Alleviating Block Island’s dependence on expensive oil-fired electricity generation required interconnection to the Rhode Island mainland and to the 30 MW offshore Block Island Wind Farm located approximately 3 miles southeast of the Island.


Energy generated by the turbines is transmitted to the Block Island Substation, and then to the Rhode Island mainland to the Dillon’s Corner Substation, via 34.5 kV submarine cables. These substations not only support the Block Island Wind Farm, but also connect to the bulk electric grid and telecommunications services on the mainland, increasing reliability and decreasing cost of utilities to the island residents. The Block Island and Dillon’s Corner substations both included: 1) new control houses; 2) 35 kV terminal transmission line structures or underground feeder lines; 3) transformers; and 4) ancillary equipment and bus structures. GZA completed the geotechnical borings, laboratory testing, and evaluation of subsurface conditions, and provided the project team with geotechnical and civil consulting support throughout the design development and construction phases. GZA was on site to assess the need for and extent of removal of weak and organic existing site soils, to be replaced with controlled structural fill. Several foundation support systems were used at the substations, including drilled shafts, mat foundations with integrated oil containment systems, and shallow foundations following subgrade improvement. GZA also worked with the project team during construction of a neighboring 5,600 square-foot underground infiltration basin.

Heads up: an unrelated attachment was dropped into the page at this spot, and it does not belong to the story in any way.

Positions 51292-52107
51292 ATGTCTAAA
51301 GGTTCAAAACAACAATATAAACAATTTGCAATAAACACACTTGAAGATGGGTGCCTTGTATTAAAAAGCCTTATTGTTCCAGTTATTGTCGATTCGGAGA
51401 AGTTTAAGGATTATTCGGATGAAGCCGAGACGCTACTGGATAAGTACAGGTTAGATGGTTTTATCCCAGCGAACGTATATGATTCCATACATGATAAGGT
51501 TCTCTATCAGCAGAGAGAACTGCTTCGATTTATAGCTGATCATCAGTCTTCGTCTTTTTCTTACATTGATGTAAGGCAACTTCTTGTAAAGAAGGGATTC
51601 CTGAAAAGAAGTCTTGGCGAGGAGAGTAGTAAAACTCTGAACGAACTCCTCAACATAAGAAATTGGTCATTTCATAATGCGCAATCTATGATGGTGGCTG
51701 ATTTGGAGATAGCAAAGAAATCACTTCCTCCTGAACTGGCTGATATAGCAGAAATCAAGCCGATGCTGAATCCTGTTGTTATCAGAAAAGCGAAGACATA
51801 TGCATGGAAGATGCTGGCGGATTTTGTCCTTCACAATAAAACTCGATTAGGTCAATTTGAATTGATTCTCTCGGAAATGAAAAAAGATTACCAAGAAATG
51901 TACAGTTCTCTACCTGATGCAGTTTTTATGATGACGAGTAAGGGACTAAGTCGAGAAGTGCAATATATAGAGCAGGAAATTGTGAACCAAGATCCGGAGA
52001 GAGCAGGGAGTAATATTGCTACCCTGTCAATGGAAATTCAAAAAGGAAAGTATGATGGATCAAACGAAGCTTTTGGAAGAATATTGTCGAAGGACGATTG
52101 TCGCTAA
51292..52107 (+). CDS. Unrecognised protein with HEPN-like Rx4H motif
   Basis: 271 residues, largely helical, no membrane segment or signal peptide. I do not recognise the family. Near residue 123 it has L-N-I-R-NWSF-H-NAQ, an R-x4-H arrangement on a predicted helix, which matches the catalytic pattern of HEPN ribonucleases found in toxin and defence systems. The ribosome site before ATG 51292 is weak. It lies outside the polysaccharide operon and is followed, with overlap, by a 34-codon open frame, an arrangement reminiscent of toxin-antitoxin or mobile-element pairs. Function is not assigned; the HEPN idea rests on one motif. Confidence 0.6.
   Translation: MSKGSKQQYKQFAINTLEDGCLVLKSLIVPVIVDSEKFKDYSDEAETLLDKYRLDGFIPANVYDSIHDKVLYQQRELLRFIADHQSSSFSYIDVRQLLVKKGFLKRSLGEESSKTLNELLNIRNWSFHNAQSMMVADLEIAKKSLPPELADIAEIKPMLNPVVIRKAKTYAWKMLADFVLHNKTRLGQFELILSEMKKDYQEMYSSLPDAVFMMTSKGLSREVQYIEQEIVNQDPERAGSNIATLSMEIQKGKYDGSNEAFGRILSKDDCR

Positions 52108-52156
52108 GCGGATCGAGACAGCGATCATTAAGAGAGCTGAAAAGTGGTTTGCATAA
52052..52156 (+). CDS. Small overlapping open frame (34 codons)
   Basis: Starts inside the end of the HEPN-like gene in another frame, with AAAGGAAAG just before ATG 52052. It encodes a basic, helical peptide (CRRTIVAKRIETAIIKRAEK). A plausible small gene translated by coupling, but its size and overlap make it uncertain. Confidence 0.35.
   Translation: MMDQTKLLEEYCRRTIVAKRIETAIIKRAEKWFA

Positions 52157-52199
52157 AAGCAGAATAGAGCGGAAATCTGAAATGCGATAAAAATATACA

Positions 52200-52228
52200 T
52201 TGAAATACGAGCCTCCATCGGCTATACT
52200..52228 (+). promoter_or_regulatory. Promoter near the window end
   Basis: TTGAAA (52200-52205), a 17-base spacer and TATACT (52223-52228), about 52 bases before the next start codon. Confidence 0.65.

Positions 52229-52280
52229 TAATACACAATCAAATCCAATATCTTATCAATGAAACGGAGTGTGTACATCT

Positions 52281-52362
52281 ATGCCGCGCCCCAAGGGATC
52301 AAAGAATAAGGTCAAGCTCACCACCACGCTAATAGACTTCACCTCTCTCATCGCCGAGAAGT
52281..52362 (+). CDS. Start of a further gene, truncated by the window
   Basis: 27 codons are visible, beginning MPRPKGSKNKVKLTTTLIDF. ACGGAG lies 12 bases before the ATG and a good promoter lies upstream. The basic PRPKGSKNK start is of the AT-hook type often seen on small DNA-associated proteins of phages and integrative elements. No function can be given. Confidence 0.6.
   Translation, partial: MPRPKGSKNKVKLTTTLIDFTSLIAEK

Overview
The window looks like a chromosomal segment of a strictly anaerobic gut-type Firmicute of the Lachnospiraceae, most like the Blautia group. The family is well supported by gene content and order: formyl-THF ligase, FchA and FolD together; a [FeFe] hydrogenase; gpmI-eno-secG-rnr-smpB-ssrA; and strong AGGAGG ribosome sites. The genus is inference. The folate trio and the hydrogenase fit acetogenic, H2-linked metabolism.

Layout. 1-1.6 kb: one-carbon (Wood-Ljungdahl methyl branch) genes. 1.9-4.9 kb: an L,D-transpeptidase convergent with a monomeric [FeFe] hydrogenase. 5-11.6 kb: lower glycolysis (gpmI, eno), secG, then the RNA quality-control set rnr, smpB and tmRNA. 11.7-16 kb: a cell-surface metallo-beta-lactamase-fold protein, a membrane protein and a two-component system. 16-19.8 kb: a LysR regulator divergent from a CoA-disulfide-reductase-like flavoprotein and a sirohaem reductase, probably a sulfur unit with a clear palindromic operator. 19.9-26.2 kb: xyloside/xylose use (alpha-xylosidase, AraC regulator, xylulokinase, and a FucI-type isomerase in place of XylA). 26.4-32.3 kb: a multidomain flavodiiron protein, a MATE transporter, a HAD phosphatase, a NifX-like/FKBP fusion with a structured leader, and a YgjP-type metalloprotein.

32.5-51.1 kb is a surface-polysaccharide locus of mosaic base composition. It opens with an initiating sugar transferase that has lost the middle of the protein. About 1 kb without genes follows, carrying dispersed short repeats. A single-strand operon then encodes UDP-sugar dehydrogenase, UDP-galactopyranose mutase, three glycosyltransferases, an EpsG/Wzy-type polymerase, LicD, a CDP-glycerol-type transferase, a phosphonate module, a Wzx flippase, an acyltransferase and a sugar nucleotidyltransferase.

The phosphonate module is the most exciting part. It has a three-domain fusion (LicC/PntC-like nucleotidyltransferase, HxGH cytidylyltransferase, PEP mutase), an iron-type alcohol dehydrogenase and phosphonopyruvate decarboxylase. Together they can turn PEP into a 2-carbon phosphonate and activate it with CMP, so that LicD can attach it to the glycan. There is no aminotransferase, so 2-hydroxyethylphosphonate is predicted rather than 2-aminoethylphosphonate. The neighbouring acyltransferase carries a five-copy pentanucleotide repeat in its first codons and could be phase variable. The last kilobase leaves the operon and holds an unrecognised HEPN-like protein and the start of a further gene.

Expediting the design construction of these interconnection substations was vital to enhancing the Island’s critical infrastructure, as well as connecting the first utility-scale U.S. offshore wind farm to the bulk electric grid.